Afghan asylum seekers at the Adasevci reception center in Serbia | Photo by Naser Ahmadi
Afghan asylum seekers at the Adasevci reception center in Serbia | Photo by Naser Ahmadi

The Serbian Commissariat for Refugees and Migration confirmed that it has numerous reports of Croatian border police resorting to violence against migrants who enter the country illegally. In one case, an underage Afghan migrant even reported being "tortured by the police" with electric shocks. Croatian authorities meanwhile reject the charges.

Migrants living in Serbia have been trying to enter the European Union through Croatia ever since the Hungarian government closed its border with Serbia almost four years ago. However, those who have attempted to cross the Serbian-Croatian border often claim that they were not offered any opportunity to apply for asylum once they reached Croatia and that instead they were pushed back into Serbia by violent Croatian officials.

Zia Rahman, an Afghan migrant presently stuck in Serbia, says he has personally been subjected to violence by Croatian border forces:

"The Croatian police know no mercy. They are incredibly violent," he told InfoMigrants. "I was beaten, pepper-sprayed on my face, and knocked unconscious as they took me back (to Serbia).

There are several thousand Afghan migrants in Serbia Photo Naser Ahmadi

Noor Mohammad, another young Afghan migrant said that he was also "punched and kicked" by Croatian officials before being sent back to Serbia. Mohammad, who has been staying at the Adasevci migrant reception center near the Croatian border for a month, has tried to go into Croatia eleven times.

Most of the asylum seekers we spoke with at the reception center claimed that the Croatian police did not give them the opportunity to apply for asylum before "forcibly" deporting them back to Serbia after "taking their money and breaking their phones" in a bid to stop them from having the means to try to cross the border irregularly again.

Blame game between Serbia and Croatia

Serbia's refugee and migrant agency has meanwhile also accused Croatian border police of torturing a 16-year-old Afghan migrant after denying him and 15 other migrants traveling with him their right to claim asylum in the European Union. The agency claims that last month, the Croatian police inflicted "physical and psychological torture" on the 16-year-old migrant, including beatings and electrocution. They further allege that this maltreatment resulted in his suffering several fractured ribs and causing internal bleeding.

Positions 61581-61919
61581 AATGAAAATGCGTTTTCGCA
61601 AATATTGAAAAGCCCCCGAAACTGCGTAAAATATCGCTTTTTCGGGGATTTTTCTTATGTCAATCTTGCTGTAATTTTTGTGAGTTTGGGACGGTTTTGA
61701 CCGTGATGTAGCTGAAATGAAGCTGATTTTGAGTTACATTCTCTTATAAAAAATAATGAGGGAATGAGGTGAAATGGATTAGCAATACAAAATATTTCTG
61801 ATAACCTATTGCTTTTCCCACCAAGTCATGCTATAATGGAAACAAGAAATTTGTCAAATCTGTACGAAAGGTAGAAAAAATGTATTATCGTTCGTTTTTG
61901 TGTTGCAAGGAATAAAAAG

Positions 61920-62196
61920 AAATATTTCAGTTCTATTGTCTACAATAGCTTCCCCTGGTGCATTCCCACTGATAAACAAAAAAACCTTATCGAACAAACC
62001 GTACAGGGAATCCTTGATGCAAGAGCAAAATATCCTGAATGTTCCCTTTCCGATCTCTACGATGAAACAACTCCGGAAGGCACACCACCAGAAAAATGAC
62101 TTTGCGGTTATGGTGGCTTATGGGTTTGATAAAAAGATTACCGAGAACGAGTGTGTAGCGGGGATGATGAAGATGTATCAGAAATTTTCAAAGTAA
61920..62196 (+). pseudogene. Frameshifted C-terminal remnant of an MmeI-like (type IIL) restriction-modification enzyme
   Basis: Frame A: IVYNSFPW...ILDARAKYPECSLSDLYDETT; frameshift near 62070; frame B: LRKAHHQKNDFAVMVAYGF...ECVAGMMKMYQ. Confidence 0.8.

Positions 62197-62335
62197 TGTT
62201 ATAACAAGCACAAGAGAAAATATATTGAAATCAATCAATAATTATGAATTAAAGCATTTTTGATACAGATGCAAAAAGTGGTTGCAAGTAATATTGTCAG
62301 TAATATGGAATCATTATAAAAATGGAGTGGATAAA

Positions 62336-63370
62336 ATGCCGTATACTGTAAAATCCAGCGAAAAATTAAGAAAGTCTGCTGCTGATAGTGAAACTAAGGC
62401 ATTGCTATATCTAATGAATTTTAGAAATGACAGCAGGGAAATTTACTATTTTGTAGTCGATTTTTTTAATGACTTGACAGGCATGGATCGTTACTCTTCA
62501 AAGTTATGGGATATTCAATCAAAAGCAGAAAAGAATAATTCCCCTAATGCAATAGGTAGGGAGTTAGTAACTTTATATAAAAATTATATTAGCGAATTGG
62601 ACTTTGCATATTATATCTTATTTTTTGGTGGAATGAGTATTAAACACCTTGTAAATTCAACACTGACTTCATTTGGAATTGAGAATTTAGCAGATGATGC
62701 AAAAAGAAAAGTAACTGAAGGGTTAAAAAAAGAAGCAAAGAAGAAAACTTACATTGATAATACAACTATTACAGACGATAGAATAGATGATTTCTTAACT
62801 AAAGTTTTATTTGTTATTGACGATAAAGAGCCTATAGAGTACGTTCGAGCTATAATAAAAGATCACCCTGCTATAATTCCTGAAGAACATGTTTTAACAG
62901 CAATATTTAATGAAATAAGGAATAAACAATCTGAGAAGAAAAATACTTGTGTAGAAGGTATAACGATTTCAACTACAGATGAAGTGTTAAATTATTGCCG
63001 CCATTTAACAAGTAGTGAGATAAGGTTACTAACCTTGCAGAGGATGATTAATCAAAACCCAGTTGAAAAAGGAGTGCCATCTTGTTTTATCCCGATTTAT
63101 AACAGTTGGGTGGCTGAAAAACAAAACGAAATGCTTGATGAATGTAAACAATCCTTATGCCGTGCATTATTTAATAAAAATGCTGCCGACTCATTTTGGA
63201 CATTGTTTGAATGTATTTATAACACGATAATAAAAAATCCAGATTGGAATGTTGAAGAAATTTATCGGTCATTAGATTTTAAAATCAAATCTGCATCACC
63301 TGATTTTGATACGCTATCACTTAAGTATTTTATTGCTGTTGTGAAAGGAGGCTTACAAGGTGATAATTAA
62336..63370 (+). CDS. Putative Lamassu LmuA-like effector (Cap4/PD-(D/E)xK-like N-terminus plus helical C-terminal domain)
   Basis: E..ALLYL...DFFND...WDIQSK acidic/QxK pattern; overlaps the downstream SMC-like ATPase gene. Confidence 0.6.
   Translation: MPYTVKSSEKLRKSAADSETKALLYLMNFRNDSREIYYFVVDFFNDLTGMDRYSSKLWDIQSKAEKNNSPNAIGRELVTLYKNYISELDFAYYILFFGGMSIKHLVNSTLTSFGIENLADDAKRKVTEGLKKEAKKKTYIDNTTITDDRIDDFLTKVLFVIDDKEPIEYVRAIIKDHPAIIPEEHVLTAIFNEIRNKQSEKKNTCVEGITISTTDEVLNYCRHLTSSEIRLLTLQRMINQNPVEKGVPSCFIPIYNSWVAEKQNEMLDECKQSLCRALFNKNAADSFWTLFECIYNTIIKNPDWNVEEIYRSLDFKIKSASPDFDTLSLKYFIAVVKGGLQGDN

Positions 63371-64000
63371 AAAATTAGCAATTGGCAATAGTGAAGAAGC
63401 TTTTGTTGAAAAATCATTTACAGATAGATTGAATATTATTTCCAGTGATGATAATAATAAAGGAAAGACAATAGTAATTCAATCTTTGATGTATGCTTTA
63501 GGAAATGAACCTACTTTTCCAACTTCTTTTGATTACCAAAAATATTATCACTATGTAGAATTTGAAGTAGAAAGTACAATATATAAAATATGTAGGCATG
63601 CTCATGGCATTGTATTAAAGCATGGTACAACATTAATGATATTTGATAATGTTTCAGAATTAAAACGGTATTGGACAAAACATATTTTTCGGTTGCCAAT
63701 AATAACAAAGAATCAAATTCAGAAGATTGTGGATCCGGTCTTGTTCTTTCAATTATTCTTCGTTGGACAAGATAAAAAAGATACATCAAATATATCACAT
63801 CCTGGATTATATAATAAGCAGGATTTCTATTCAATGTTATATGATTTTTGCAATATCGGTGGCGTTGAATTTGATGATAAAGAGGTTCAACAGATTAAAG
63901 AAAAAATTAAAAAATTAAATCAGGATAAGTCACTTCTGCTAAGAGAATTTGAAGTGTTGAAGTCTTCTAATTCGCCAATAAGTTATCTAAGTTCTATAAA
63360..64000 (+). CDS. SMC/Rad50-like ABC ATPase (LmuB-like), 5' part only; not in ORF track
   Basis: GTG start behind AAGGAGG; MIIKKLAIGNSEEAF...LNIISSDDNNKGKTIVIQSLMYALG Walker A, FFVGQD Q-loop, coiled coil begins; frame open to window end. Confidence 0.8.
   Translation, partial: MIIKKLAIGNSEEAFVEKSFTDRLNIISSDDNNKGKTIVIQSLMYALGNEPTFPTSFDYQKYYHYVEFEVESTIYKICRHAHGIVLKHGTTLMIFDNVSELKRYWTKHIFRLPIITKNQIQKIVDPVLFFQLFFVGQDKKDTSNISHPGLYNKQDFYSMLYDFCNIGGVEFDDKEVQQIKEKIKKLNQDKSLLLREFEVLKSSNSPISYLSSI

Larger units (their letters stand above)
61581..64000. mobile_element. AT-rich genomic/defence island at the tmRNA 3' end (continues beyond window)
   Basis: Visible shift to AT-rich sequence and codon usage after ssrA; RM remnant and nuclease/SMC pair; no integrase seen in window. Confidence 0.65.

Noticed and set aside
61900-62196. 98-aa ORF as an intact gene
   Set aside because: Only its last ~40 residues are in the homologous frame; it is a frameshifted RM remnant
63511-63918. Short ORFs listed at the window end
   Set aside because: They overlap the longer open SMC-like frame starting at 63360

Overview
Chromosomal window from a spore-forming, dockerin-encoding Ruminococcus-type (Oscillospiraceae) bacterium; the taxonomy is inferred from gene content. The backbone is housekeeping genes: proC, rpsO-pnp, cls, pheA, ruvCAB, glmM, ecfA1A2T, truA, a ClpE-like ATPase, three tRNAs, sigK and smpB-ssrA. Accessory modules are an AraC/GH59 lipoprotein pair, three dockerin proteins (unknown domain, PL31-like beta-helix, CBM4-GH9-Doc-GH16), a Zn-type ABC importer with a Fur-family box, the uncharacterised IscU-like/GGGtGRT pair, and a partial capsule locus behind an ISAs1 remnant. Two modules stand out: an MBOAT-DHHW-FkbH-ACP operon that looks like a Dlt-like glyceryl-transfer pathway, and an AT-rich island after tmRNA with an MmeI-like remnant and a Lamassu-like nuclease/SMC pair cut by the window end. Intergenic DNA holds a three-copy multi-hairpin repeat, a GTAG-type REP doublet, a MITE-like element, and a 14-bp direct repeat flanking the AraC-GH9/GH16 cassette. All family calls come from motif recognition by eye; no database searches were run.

Serbia has repeatedly criticized Croatia's treatment of asylum seekers in the past, gaining increasing support from various rights groups and international bodies including the UN refugee agency UNHCR. However, these accusations of torture have been viewed as uncharacteristically direct.

Croatia's interior ministry has meanwhile dismissed the accusations as "unfounded and ... absolutely incomprehensible" claiming that Serbia was spreading falsehoods in order to protect its own borders against irregular migrants. 

When asked about the torture accusations, Croatia's interior ministry said it was not aware of this specific case: "The allegations of torture of migrants are absolutely incomprehensible and have no real basis. We consider this to be another in a series of unfounded and substantially unsupported allegations against the Croatian police due to its persistence and determination in protecting the state border and the external borders of the European Union," the ministry said in a statement on its website last week.

InfoMigrants spoke to the alleged torture victim at one of the reception centers in Serbia. The teenage asylum seeker repeated the claims to InfoMigrants reporters. Since he is underage he was not allowed to be photographed or filmed.

 Croatian border policemen keep watch at the Maljevac border crossing with Bosnia and Herzegovina | Photo: EPA/FEHIM DEMIR

UNHCR investigation

The UN High Commissioner for Refugees in Serbia says it has launched an investigation into migrants suffering violence at the hands of Serbia's neighbors in the past two years.

Hans Friedrich Schoder, UN High Commissioner for Refugees in Serbia, said that hundreds of cases have been collected so far and "handed over to the authorities for investigation. ... Some cases have been submitted to courts. We are working to ensure that immigrants can still file their asylum applications and also that they are not subjected to any form of physical harm," he said.

According to UNHCR statistics, more than 40% of almost 3,000 migrants and refugees in Serbia come from Afghanistan. Most of them hope to enter Hungary or Croatia to get into the EU. However, with Hungary's border closed and the Croatian border being closely monitored, leaving Serbia is proving to be a difficult task.

 

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